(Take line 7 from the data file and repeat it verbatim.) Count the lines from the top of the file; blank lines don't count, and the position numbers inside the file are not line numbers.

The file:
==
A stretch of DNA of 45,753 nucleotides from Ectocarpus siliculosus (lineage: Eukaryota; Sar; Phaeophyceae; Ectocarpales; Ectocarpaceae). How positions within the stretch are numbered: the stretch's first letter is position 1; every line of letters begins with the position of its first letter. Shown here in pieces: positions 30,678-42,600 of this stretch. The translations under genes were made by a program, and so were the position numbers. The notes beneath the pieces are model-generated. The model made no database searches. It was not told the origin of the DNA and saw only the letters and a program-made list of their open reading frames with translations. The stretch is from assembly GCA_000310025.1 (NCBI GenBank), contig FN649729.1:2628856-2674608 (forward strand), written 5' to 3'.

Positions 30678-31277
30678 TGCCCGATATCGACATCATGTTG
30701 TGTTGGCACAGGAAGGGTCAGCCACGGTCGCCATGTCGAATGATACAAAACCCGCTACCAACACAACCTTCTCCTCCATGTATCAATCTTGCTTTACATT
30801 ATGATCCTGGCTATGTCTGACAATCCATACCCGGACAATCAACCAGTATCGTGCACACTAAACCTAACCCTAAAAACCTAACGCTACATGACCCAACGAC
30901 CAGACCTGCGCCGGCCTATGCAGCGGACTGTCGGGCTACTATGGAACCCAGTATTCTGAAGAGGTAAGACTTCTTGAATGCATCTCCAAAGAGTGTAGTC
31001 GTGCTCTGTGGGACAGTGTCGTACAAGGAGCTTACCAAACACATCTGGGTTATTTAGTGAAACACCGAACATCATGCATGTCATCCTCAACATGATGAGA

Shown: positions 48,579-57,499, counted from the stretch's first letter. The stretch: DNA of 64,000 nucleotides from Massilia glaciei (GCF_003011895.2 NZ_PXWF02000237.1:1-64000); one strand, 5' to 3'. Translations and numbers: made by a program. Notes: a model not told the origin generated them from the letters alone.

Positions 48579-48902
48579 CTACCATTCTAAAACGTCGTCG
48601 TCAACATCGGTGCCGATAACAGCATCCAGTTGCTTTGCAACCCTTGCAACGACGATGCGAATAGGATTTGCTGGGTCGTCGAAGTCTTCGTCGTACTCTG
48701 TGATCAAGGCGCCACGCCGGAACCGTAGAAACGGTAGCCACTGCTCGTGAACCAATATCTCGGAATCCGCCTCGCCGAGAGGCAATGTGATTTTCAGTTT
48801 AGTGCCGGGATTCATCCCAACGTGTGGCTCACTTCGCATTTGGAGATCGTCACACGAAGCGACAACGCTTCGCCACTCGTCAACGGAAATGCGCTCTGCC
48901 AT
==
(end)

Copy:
31001 GTGCTCTGTGGGACAGTGTCGTACAAGGAGCTTACCAAACACATCTGGGTTATTTAGTGAAACACCGAACATCATGCATGTCATCCTCAACATGATGAGA